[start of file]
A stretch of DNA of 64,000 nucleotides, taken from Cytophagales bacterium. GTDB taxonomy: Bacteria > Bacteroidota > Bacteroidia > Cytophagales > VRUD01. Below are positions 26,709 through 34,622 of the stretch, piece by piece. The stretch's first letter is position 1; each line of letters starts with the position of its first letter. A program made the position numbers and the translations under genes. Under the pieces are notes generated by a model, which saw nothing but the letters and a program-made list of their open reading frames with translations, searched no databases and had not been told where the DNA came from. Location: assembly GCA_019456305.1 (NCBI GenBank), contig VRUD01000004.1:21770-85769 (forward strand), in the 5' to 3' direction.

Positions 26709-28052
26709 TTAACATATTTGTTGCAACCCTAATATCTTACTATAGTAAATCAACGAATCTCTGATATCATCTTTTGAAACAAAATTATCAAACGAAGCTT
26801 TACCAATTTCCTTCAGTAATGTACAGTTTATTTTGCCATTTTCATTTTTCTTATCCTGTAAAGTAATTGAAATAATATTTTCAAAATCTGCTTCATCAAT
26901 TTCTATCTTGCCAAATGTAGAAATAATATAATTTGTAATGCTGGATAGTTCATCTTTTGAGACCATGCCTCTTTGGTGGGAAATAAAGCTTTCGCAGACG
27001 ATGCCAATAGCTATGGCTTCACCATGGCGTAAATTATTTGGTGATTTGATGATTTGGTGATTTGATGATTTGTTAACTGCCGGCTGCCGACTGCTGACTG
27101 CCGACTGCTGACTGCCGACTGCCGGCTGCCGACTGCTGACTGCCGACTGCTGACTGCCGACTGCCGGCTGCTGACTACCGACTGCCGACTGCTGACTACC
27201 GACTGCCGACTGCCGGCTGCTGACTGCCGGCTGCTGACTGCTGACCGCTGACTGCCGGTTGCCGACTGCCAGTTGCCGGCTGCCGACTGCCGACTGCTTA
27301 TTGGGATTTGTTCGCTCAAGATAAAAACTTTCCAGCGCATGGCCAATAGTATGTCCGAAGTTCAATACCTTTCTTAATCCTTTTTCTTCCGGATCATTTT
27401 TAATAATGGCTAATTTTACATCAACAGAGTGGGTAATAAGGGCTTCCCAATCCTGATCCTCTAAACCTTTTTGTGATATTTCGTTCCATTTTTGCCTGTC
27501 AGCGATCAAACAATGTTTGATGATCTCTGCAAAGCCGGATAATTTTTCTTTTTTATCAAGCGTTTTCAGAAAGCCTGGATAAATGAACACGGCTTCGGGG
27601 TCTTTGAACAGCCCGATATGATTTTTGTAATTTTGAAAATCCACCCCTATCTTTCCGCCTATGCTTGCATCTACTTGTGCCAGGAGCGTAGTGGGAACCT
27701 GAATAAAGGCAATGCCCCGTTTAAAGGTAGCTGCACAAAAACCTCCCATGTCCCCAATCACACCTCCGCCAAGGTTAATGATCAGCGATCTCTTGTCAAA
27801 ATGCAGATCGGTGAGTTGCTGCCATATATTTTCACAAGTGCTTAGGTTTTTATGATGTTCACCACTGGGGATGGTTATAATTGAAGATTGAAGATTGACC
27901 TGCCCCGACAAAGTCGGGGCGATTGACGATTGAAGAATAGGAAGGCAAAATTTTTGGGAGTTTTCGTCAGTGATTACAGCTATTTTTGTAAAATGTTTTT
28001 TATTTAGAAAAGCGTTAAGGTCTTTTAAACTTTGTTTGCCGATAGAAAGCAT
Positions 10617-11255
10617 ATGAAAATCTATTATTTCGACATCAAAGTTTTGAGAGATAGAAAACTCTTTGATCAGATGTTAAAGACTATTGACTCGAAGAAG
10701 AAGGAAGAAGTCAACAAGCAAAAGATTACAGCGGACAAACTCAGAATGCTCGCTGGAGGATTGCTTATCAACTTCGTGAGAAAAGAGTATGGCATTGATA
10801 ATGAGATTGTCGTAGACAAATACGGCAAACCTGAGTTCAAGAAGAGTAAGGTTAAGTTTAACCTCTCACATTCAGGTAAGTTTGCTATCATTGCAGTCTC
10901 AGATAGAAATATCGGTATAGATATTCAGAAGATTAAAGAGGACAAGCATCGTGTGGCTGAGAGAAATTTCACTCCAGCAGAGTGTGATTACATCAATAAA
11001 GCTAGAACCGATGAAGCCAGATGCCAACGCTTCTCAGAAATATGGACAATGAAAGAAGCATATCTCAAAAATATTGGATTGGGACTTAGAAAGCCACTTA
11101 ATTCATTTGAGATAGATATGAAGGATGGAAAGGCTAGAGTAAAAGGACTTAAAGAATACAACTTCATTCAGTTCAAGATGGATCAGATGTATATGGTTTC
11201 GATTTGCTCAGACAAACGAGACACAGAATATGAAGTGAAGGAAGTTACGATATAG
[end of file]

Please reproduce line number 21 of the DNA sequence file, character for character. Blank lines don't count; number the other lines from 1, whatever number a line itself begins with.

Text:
10901 AGATAGAAATATCGGTATAGATATTCAGAAGATTAAAGAGGACAAGCATCGTGTGGCTGAGAGAAATTTCACTCCAGCAGAGTGTGATTACATCAATAAA